Case of murdered US envoy takes a leisurely turn

Victim of Lebanon's civil war still unavenged after 19 years, writes Robert Fisk in Beirut
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The Independent Online
It was not the finest moment of Lebanese justice. Nineteen years ago, President Gerald Ford had demanded that the Palestinians who murdered the US ambassador to Lebanon, his economic counsellor and his driver be brought to justice.

And on the fourth floor of the Beirut High Court yesterdayJudge Moeen Osseiran sat in his red robes, a clutch of press photographers beside the dock, a huddle of men and women outside the doors - witnesses to the kidnapping of Francis Melloy in the early months of the Lebanese civil war. For all of 25 minutes, we waited, until it was announced that neither the two Palestinians accused of the killings nor their lawyers would be in court for the hearing.

Judge Osseiran,a man who forgoes even the official driver with which the state could provide him, glared down at the empty benches. He had already waited for 10 minutes in his chambers in the hope that the defendants would appear. But then a policeman arrived to announce that "we might not be able to bring them today". Bassim Mohamed al-Farkh and Namiq Ahmed Kamal, it turned out, were still on their way from Roumieh prison, north of Beirut. One of their lawyers was out of town; another simply failed to turn up. Judge Osseiran publicly admonished him by name. "They haven't arrived yet but we are here," he snapped impatiently. To no avail.

There was talk outside the court of a shortage of policemen, rumours that the one-day-a-week trial of the former Christian militia leader Samir Geagea on charges of blowing up a church and murdering a Christian rival, Dany Chamoun, in 1990, had used up too many security men.

There were questions as to why the current US charg d'affaires in Lebanon, Ron Schlicher, had visited the Lebanese Justice Ministry the day before the trial. Did the Americans want to extradite the two Palestinians before the Beirut hearing got under way? We were to hear the excuses later.

Melloy's murder, with his counsellor, Robert Waring, and his Lebanese driver, Mohamed Moghrabi, shocked the United States when their bodies were foundon a Beirut beach on 16 June 1976. It was the first overtly anti-American act of the civil warand Yasser Arafat, whose PLO controlled west Beirut at the time, promised to hunt down the murderers. He failed and it was not until last year that Mr Farkh and Mr Kamal were first brought before a Beirut court, charged with kidnapping - but not murdering - Melloy and his colleagues. Both men, it transpired, belonged to George Habash's Popular Front for the Liberation of Palestine, a group under the PLO's umbrella but not under Mr Arafat's direct control.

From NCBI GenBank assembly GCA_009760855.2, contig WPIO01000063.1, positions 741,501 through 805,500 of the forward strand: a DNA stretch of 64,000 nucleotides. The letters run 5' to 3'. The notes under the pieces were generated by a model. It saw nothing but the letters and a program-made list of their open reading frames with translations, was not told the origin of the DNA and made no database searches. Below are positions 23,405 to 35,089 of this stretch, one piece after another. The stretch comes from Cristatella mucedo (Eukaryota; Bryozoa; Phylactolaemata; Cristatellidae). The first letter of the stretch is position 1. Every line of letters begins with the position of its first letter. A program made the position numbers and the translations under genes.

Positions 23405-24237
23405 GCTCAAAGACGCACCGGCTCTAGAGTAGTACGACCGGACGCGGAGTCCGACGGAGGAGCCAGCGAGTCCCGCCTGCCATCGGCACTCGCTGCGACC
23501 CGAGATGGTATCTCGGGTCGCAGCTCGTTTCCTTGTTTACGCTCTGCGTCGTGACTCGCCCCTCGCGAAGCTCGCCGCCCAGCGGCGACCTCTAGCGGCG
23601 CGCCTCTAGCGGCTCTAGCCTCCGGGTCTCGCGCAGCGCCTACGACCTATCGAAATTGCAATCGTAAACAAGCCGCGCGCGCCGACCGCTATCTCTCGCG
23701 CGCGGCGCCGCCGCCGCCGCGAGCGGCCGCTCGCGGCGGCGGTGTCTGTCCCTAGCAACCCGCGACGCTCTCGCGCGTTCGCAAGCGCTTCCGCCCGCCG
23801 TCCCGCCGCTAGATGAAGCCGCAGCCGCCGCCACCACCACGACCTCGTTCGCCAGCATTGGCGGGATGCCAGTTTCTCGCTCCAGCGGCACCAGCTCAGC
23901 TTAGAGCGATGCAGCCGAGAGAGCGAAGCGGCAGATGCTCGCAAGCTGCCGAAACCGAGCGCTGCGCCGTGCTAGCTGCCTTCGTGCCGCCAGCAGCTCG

Mr Farkh and Mr Kamal said at the time they were unaware their victim was an ambassador, claiming they had not noticed his armoured limousine - in which he was crossing the front line from west to east Beirut - nor the US flag on the car, the radios in the vehicle nor the driver, who was yelling in Arabic that the victim was the US ambassador. Their orders, they said, had been only to drive the hostages to a PFLP office in the Ras al-Naba district. The defendants, who gave no clue as to the reason for Melloy's abduction and murder, were sentenced, respectively, to imprisonment for five years and 12 months.

The convictions were subsequently set aside so that new charges of murder could be brought.Washington, in any case, had been pressing the Lebanese authorities to bring to justice all those who had kidnapped or killed US citizens during thecivil war, including those responsible for the suicide bombing of the USMarine base in 1983and for the abduction of Americans, the longest of whom was held for almost seven years.

The Beirut government, which is anxious to persuade Washington to lift its travel ban on Americans visiting Lebanon, has sought to prove that law an order have been restored to the country. Yesterday might therefore have proved to be a cause clbre. But it was not to be.

The Americans, who might have been expected to show some interest in the case of their murdered ambassador, did not even bother to send an embassy diplomat to Judge Osseiran's court.

Did they know in advance that it was going to be a "no show''? The judge certainly did not. Two hoursafter he abandoned the sitting, the prisoners turned up. They had been caught in a traffic jam with theirpolice escort, we were told.

Judge Osseiran did not say whether he believed this. The hearing would be resumed, he said irritably, on 7 June. Which left a lot of questions - political as well as criminal - unanswered.